Andrew Simms, the editor of Knock Twice, writes: 

‘The last person on earth sat alone in a room, and there was a knock at the door…’ If you want to know what happened next, so do I.

But what about this: ‘the concentration of the greenhouse gas, carbon dioxide, in the atmosphere, recently hit 404.19 parts per million.’ Is the curiosity quite the same? Less so, I suspect, even for those who care passionately about our destabilising climate. Stories, more than facts, hold our attention and pattern our lives. Facts we can deny, but stories slip passed our ideological guard into the imagination.

That’s why a group of leading scientists, economists and ecologists recently sat themselves alone in their rooms, put facts momentarily to one side, and wrote modern folk tales for troubling times to convey their issues of concern.

In stories, we make sense of the world, and find ways to deal with what doesn’t make sense. They let us imagine how things can be different, helping them become so.  It doesn’t take many words. ‘For sale, baby shoes, never worn,’ has been called the saddest story written.  Margaret Atwood’s, ‘Longed for him. Got him. Shit,’ needs no elaboration. And, Eileen Gunn’s six word story: ‘Computer, did we bring batteries? Computer?’ in all its brevity detonates a tension at the heart of human progress. Love allowed in. Demons cast out. Questions raised.

It may be the season of flamboyant, escapist horror, but from manipulative male impresarios exploiting fairy tale ambitions, to overheated hurricanes fuelled, fundamentally, by myths of limitless natural abundance, it seems there are real monsters out there.

Folk tales typically emerge in circumstances of upheaval, enabling us to process and assimilate extreme experience.  The irony is that the excesses we wreak on each other through chauvinism and prejudice, or on the non-human world through self-centredness, happen because at some level they are justified by the tales we have told ourselves.  That might be to do with apparently innate patterns of power in an industry, or about humanity’s own, unchallengeable power over the natural world. Bad things happen because of the stories we tell that normalise and justify them.

So, if you want change to happen, you have to change deeply embedded cultural narratives. Progressive have learned the hard way in an age of Brexit and Trump that views which resonate with mythologies – such as ‘making America great again’ tapping the former frontier optimism of nation builders, or ‘taking back control’ for the brave, resilient island – are impervious to fact and rational argument.

In both you might also glimpse the village whipped-up by the charismatic trickster who appears in their midst, into a fury of self-destructive suspicion and isolation.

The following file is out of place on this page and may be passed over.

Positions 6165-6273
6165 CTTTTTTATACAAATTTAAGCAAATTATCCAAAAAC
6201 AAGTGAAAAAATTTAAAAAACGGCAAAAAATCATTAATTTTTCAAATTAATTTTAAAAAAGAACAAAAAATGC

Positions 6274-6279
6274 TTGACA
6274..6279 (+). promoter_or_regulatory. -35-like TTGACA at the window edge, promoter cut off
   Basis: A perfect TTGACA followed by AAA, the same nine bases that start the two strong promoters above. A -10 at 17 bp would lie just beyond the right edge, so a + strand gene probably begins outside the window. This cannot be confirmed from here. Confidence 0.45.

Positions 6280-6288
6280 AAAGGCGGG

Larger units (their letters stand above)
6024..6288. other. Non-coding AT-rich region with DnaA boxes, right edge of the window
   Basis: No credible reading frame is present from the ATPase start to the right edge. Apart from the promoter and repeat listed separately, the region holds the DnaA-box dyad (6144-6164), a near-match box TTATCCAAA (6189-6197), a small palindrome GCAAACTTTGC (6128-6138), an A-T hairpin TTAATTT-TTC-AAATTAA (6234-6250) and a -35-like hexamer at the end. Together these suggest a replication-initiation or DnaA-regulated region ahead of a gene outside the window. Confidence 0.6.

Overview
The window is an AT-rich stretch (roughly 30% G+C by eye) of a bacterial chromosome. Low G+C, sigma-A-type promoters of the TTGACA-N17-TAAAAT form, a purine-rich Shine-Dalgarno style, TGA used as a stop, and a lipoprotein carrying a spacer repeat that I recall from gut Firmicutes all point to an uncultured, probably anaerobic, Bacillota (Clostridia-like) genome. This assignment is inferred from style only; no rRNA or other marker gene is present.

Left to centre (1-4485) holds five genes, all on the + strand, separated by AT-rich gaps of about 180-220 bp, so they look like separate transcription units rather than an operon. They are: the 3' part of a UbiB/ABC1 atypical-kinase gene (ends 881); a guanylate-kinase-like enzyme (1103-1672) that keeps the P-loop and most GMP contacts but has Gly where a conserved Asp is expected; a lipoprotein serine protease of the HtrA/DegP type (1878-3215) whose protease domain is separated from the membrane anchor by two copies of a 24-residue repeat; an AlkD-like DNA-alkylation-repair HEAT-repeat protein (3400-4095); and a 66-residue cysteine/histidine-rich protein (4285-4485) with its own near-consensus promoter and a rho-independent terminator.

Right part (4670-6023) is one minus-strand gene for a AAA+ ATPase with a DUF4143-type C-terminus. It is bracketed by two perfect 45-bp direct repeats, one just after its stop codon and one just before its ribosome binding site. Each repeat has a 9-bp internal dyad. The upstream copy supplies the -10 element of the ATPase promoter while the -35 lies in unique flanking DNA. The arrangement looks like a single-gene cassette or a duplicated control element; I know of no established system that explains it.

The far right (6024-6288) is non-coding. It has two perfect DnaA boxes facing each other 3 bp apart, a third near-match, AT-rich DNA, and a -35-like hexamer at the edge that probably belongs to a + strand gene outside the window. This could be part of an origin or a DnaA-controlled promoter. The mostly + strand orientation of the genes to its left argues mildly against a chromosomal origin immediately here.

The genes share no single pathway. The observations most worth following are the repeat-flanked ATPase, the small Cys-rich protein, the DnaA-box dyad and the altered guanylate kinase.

Progressive politics needs better stories as much as it needs facts and policies. Without them, it will flail and flounder. That’s what pushed the group of policy experts to go beyond simply presenting evidence and hoping for the best, to write their own, new compelling tales.

They range from one of the world leading authorities on climate and geo hazards, to one of India’s most prominent and progressive economists, to a leading authority on corporate corruption, the former head of a UK Cabinet Office inquiry, to the head of a UN inquiry into designing a sustainable financial system, and several members from a new generation economic and social activists.

Philip Pullman, the great contemporary storyteller whose new novel is out, like William Blake, is healthily sceptical of institutional religion. But he is evangelical about the importance of stories, which he calls the most ancient and effective ways of making sense of the world that can guide us, as we try to live good lives in a world we seem to be simultaneously destroying.

But Pullman also laments how the devil too often gets all the best lines. That’s why it’s so urgent for progressive voices to practise and experiment with their own, more compelling and convincing stories of how to reimagine the world. We can be led by tales that leave frozen by shadows and insecurity, vulnerable to the pedlars of dark myths, who manipulate us with our own fears.

The technocratic world of politics, whether green, left, liberal or other shade of progressive, feels like it has had an imagination by-pass. Compared to the resurgent right its stories too often seem flat and less able to hold an audience. No one is going to change the world if they can’t hold its attention. For those who are committed to creating a fairer world where everyone can thrive within planetary ecological boundaries, it’s time to tell better tales of what went wrong, and how that better world  might come to pass.

Knock twice: 25 modern folk tales for troubling times, was published by the Real Press and the New Weather Institute on All Hallows Eve, October 2017.